As regards the microsocial level involving the immediate environment, the professionals find more openings for improvement in the agencies and centres where they work. This is revealed by the large number of coded statements on this matter. The focus of the improvements for the management and use of time is on the need to systemise and coordinate the processes of care, the development of autonomy, employment and the ambit of leisure and free time, as well as different mentoring activities for young people in social difficulties. As regards the improvements corresponding to the actual work of the professionals themselves, there are testimonies on the need to focus young people’s attention on the achievement of medium- and long-term goals, as well as work on the control of emotions and personal development.
All these suggestions, at one or another level or tier, are interconnected and should be applied from a joint perspective to introduce systematic changes that improve the inclusion processes of young people in social difficulties.

Limitations and Implications

The research into improvement suggestions for making the best use and management of time and for autonomy in the transition to adulthood of young people in social difficulties through practitioners’ responses is a complex process. Our systemisation of the information uses direct, first-hand opinions, albeit adopting a selective stance that underpins the research and which, in turn, involves us as an active part of the study. This may be one of the research’s limitations.
Although this study encompasses a large number of the replies provided by the professionals, the sample’s size and selection may also be considered a limitation. Nevertheless, key informants were involved that are elusive participants. Furthermore, future research could study the young people’s own views on these improvement suggestions related to their time management and use and their autonomy. This would provide a broader, more holistic and more complex perspective of the situation by those directly involved. Furthermore, our findings do not reveal major differences depending on the informants’ professional profiles. Nevertheless, future research may be designed to gather sufficient data for this purpose that reports conclusive findings in this matter. It is also deemed important to launch future studies for comparing the testimonies of these young people in social difficulties to the opinions of their peers in general.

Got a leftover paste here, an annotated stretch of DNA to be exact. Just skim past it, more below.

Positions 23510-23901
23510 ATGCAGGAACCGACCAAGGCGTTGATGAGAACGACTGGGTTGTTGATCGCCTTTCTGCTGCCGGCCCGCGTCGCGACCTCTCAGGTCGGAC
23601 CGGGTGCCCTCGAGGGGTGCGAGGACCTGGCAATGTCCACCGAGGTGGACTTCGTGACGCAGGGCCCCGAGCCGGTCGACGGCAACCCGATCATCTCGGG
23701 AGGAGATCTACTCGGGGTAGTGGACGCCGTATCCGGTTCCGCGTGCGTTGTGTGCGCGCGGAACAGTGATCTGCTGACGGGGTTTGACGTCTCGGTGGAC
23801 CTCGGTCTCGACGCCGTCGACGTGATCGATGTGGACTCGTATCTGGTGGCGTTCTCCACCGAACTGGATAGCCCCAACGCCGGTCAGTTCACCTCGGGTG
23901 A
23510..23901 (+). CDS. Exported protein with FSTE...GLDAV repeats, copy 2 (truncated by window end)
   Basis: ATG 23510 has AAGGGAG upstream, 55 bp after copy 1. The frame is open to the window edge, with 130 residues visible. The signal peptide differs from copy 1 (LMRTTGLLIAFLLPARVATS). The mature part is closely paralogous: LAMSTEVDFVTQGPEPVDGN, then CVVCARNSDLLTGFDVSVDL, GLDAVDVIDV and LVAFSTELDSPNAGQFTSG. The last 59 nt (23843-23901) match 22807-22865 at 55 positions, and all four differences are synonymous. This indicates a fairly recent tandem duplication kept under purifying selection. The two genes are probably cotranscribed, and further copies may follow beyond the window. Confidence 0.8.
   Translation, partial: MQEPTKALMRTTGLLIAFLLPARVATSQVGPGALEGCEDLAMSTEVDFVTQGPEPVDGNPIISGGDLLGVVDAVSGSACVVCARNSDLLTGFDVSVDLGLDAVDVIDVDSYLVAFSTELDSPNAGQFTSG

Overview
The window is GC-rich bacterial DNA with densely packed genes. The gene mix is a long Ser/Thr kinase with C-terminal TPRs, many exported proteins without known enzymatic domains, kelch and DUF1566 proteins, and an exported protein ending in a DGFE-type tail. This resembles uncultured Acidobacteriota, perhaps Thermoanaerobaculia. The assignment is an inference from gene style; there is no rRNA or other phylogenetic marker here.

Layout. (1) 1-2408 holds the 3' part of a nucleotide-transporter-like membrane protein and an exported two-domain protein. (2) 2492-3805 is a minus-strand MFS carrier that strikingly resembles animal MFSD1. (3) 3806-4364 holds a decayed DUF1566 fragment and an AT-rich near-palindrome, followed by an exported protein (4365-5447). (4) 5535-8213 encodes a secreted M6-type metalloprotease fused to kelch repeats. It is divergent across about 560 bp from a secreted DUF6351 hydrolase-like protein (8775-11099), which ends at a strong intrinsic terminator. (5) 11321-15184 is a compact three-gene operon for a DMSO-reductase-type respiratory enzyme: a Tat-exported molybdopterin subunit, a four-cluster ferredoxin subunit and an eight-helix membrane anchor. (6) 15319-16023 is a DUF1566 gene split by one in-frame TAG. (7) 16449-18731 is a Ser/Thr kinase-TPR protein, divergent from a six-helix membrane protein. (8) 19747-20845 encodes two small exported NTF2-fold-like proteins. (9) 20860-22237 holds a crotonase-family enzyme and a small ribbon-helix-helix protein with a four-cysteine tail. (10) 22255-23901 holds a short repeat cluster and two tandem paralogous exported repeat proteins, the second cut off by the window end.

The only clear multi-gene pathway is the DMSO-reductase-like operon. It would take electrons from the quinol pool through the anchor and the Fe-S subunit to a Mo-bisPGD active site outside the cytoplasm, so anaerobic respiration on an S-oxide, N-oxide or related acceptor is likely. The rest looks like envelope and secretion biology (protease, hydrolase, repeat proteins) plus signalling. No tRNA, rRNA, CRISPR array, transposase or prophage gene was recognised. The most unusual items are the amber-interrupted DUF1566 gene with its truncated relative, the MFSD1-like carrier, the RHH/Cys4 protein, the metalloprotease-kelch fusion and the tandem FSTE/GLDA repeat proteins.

Author Contributions

Á.D.-J. and F.J.G.-C. coordinated the project, set up the database and completed the qualitative analysis. The four authors wrote the initial version of the article. D.G.-C. and J.D.-E. prepared the Introduction and Theoretical Framework and drafted the Discussion Section. Á.D.-J. reviewed the final version of the article. J.D.-E. reviewed the References Section. All authors have read and agreed to the published version of the manuscript.


This research received no external funding.


We should like thank those responsible at the agencies and centres for providing us with access to the study’s participants. Our thanks are also given to the professionals in socio-educational intervention who took part in the research and the independent raters who helped analyse the concordance of the codes and subcodes used for the study’s analysis.